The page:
When low-income neighborhoods see an influx of higher-income residents, social dynamics and expectations change. One of those expectations has to do with the perception of safety and public order, and the role of the state in providing it. The theory goes that as demographics shift, activity that was previously considered normal becomes suspicious, and newcomers—many of whom are white—are more inclined to get law enforcement involved. Loitering, people hanging out in the street, and noise violations often get reported, especially in racially diverse neighborhoods. … By degrees, long-term residents begin to find themselves tangled up in the criminal-justice system for so-called “quality of life” crimes as 311 and 911 calls draw police to neighborhoods where they didn’t necessarily enforce nuisance laws before.
Still, residents can feel overwhelmed by a sudden increase in security, which is not always confined to public law enforcement. Sampson said private security and third-party police contribute to a sense of over-surveillance. “In a kind of rough neighborhood that’s about to flip, there may be demand on the part of new residents for safety that goes beyond what the police can provide, which means more eyes on the street on the part of private police,” he said.
While low-income and minority neighborhoods are often subject to heavy police patrol regardless of their development status, gentrification and aggressive policing are two sides of the same coin and tend to reinforce one another. “The concern when there are misdemeanor offenses is that neighborhoods seem unsafe or disorderly and that decreases their attractiveness for gentrification,” Butler said. “So in a number of cities, people have observed that enforcement of low-level offenses against black and brown people increases when neighborhoods are prime for gentrification.”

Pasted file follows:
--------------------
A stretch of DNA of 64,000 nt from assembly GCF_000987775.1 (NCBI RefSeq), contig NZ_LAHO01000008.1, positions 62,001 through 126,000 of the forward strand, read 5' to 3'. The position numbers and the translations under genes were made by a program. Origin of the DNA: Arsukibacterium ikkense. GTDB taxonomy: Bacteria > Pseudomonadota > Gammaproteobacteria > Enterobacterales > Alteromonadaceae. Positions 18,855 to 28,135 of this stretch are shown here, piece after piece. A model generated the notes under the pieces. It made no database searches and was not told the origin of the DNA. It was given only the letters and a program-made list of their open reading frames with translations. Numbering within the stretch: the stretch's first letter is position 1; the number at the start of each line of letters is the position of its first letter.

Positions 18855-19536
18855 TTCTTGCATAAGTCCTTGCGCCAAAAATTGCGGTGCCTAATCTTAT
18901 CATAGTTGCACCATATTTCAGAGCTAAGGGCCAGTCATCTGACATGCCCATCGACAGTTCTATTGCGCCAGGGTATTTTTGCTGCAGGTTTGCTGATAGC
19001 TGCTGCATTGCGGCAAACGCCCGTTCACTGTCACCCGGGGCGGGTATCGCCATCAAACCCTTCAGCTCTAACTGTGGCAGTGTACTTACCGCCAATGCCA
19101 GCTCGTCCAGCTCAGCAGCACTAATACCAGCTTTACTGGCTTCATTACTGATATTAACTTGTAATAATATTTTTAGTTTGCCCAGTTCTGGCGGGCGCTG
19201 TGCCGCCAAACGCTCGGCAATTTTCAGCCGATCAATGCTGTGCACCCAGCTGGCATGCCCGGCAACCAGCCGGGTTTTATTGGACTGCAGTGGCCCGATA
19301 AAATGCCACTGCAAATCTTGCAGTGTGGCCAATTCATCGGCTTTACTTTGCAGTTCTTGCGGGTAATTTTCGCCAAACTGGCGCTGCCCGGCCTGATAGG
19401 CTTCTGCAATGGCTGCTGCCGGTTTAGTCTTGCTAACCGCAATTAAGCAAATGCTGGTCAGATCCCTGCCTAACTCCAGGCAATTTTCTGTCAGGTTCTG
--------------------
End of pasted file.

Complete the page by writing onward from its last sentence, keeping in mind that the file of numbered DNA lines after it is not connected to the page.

And that, friends, is what we currently know about the West Adams BID. More news as I get it!
Image of Catherine Randall is ©2019 MichaelKohlhaas.Org. Wanna see what it evolved from? Well, fine. Take a look at this.
- The unnamed agency director in this tweet here is, in fact, Marco Freaking Li Mandri.
- They haven’t figured out what the assessments are to be yet, so they’re approximating that by measuring square footage in favor, and some other such measures. The 39% figure represents square footage.
- Calculated by number of parcels, which has to proxy for assessed amount until there’s more information.